Mix Nights' Lizzy Ellis: 'The best is definitely yet to come'Posted on: 20 Dec 2019
This article was first published in LOUD Magazine Issue One, released in November 2019.
Originally thought up by Bristol Women in Music – an all-female collective with backgrounds in all corners of the music business – back in 2016, Mix Nights was established with the aim of introducing more female DJs into electronic music, both locally in Bristol and further afield. What started out as a free-to-attend workshop has developed over the years into a professionally run course, led by a team of tutors and project managers with a wealth of business experience as well as production and DJing.
Lizzy Ellis, who was part of the original Bristol Women in Music team and currently works as a creative development manager at Saffron Records, is an integral part of the current Mix Nights setup and oversees each group of students as project manager. “The course has evolved so much in the last three years,” Lizzy explains. “What used to be a really informal, sort of ‘turn up and have a go on the decks’ type thing has become so much more structured as we’ve realised the demand for it.”
Mix Nights Project Manager Lizzy Ellis has been involved in Bristol music for over ten years, currently involved with Saffron Records as a Creative Development Manager. Image: Tom Ham
The demand is certainly there, too, with a few-hundred-strong waiting list and courses now running all year round, one after the other. What was initially a four-week class, then six, is now a fully-fledged eight-week course, with a Mix Nights showcase on the ninth week to allow the graduates to put what they’ve learnt to the test with a 30-minute set at The Love Inn.
Despite being just three years in, and with limited resources to actually run the course, Mix Nights has kickstarted a shift in the gender imbalance on Bristol lineups. Lizzy tells me she already sees a noticeably higher female presence at club nights across the city.
“When we had the initial discussion, we thought that a DJ course might be a good first step to try and make a change,” she says. “The best is definitely yet to come, but if you just look at lineups in Bristol at the moment, you can see more women are playing compared to even a year or two ago – so many of those DJs have come through our course.”
All it takes is a quick glance at Mix Nights’ graduates roster to see exactly what she’s talking about, with a huge range of now-established names having been involved with the project at some point or another. Motion resident and Love Inn booking co-ordinator Ellie Stokes, prolific selector and Booty Bass curator DJ Ngaio and Rinse FM regular Beth are just three examples of artists who have gone onto become household names in the city after completing the Mix Nights course.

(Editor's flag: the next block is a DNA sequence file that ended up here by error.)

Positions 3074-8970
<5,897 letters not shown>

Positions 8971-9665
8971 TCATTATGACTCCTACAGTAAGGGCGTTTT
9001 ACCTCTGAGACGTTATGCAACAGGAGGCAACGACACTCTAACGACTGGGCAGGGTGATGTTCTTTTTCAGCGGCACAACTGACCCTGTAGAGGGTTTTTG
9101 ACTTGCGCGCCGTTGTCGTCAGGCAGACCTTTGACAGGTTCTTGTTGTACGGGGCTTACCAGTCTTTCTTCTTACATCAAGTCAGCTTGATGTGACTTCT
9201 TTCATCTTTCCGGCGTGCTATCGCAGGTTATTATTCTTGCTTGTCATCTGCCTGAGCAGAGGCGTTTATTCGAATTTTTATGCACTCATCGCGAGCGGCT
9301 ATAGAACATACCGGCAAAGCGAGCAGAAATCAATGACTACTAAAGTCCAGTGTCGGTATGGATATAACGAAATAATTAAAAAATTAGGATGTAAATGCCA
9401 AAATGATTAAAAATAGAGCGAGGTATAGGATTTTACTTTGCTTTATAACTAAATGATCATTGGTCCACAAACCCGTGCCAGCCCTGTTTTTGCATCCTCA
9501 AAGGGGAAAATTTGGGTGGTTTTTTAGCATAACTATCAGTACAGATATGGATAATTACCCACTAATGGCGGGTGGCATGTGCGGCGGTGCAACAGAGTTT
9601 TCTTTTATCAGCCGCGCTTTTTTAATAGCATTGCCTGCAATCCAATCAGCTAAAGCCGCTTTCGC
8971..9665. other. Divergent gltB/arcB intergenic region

“If you look at how some of the grads are doing so far, it’s been amazing for some people. There’s absolutely no reason why some of them shouldn’t go on to have successful music careers,” Lizzy says. She’s quick to point out that the wider Bristol music community has been hugely supportive of the project, too, with several of the city’s electronic music institutions getting behind the initiative including Team Love, Crack Magazine and DBS (the latter provide the studio space and equipment for the Mix Nights practice sessions).
It’s collectives like Team Love who play a huge part in getting the graduates out there in their early stages as well, recruiting them to play sets at seminal events like Love Saves The Day, Love International and even Glastonbury. Several course graduates played across various stages in the Silver Hayes area on Worthy Farm this year.
Thing is...@boomtownfairofficial has been the thing I look forward to every year. Since Chapter 2 to Chapter 11 I've never returned the same person as I was before. Punter, singer, press officer and now DJ - I've grown with the festival and learned so much along the way. . Thank you @concretejungyals for having me play for their #HiddenWoods takeover - I was thoroughly unprepared for this MEGA crowd after having a late set off, car trouble and running across the field - WHAT a mad ting! Best start ever ???? . All the love to @vikkiattic for getting me in for #hotelparadiso where my mum saw me DJ properly for the first time!! Wicked energy, beautiful venue, just excellent in every way. . There's so much more to say but til then here's some videos of my behind bumping whilst I press buttons. It is thrilling. . Track IDs: Girl - @murder_he_wrote / Shake Body - @youngskales / Lightening & Thunder - @soundsofpatrick / Tempo - @lizzobeeating & @missymisdemeanorelliott / Bodak Yellow - @iamcardib @uprootandy remix . . @bootybassdj #bootybassdj #bristol #dj #femaledj #ukfunky #afrobeats #world #bass #underground #music #boomtown #chapter11 #festivalseason